But then it took me a good bit of time to commit thought to paper. The delay owed mostly to other demands on my schedule, including the occurrence of one of those moments in your life’s journey where events conspire to set you on a new trajectory. But it was also because, after taking that moment’s consideration that I had not initially taken, I wasn’t sure exactly what I might write that could duly convey the specialness of this multi-person love affair that would not also come off like a bunch of platitudes…i.e. come off the precise opposite of “what it means…..”, at least to me and to us.

Hhhhhmmmm. Okay. With what point to start?

Let’s start first at the core, the root of what binds the group. The core essence and unchanging foundation of this group is love of each other in the absolute best manner one could dream up to love or be loved. For instance, if you were to ask any person off the street how they want to be loved by someone, their answer might go something like this:

I want someone who really KNOWS me. Someone who knows just about everything there is to know about me; the best things and the worst….my idiosyncrasies, my likes, my dislikes, my family history. Someone who’s seen me ‘grow up’. Someone who’s witnessed me at my worst and witnessed me at my best (demeanor and accomplishments). Someone who thinks I’m the most talented, warm, loving, hilarious and audacious person walking the earth, but yet will tell me without hesitation and in constructive detail when I am not being any one or any combination of those adjectives. Someone who will call me to the carpet on my ish and not let me get away with being anything less than good or great or amazing (both because they know that I have it within me to perform on such a high level and also because our relationship demands that depth of honesty). Someone who finds me beautiful, because they see the beauty pouring out of me, the beauty in my “unique self” manifest in physical form. And laying allllllllllll of those good and bad attributes aside, love me unconditionally. And also love me precisely BECAUSE of all those good and bad attributes.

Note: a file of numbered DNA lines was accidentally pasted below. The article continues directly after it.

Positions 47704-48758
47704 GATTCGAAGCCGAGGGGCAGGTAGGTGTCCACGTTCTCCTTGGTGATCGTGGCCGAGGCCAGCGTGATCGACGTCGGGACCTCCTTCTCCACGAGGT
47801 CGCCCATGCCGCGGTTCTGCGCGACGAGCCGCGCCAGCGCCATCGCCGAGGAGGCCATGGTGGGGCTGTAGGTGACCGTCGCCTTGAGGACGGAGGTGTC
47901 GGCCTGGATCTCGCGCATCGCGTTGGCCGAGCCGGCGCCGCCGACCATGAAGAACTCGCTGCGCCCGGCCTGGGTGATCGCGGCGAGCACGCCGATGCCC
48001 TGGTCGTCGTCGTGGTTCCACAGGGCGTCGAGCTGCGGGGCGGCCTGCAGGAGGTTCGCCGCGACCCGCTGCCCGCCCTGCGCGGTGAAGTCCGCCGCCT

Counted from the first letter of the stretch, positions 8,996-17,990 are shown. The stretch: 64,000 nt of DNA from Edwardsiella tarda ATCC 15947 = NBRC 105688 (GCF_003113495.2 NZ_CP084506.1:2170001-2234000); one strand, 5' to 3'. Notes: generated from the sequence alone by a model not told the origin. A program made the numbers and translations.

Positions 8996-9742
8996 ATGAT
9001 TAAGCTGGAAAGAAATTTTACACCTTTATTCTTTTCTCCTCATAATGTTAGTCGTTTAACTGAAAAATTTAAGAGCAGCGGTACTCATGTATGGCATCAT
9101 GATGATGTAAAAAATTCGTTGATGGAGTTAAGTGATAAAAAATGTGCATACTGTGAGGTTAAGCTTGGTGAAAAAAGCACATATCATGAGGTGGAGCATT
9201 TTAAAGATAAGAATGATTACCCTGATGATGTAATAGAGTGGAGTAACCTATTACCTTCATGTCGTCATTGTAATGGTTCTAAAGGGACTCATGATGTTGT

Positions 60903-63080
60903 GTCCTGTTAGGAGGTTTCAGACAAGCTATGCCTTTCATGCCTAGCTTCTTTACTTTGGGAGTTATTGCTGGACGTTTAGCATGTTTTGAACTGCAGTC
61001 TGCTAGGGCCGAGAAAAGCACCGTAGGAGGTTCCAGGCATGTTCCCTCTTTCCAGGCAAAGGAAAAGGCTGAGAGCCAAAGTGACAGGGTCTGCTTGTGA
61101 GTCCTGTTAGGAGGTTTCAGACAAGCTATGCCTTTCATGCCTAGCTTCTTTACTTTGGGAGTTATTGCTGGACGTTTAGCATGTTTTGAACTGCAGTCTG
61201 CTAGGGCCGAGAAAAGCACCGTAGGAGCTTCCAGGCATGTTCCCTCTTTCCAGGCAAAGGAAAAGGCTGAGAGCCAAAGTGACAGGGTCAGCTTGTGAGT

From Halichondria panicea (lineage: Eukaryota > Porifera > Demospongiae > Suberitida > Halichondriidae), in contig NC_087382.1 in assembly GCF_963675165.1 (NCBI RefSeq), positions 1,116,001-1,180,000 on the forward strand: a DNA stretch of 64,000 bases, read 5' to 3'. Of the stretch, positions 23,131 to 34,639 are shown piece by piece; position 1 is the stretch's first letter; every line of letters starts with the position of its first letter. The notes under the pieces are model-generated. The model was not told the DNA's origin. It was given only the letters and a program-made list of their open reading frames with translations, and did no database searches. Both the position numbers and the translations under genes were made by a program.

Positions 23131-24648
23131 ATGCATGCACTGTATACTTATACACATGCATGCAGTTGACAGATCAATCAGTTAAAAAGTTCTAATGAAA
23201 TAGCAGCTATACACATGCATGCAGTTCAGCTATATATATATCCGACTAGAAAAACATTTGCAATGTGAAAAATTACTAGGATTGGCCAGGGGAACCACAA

I once said of my husband (who is also in this group), that I love the things that I hate about him. [Ron’s comment. Can I get an “amen sister” on that one?! 🙂 ] This holds true for him and for my USCclique.

Someone who loves me for all of me…everything that makes me me. Someone I know is always going to be there for me, whether I’m riding some current success or in the lowest valleys of temporary failure….and in those moments of perceived failure, carry me and encourage me until I can stand on my own again.”

That’s what the members of this group get from one another. No matter what moment any of us is in, when we are present with each other, we are just enveloped in that essence. It’s pure and it’s rock solid ground in a place on the planet where things rarely, and perhaps never, are.

When you have that kind of relationship with someone (or in this case “someones”) it allows for a tremendous amount of honesty and SAFE freedom of expression. That freedom and safety net is invaluable, especially in this business of entertainment.

By its nature, entertainment is a business that hinges on a constant flow of ideas. Ideas and creative concepts, as well as their reception, are subjective. And of course subjectivity resides in places that don’t lend to concrete hypotheses and theories. More notably as it relates to the business of entertainment, subjectivity also begets vulnerability (fiscal and psychological). Hence subjectivity in that context is perilous territory.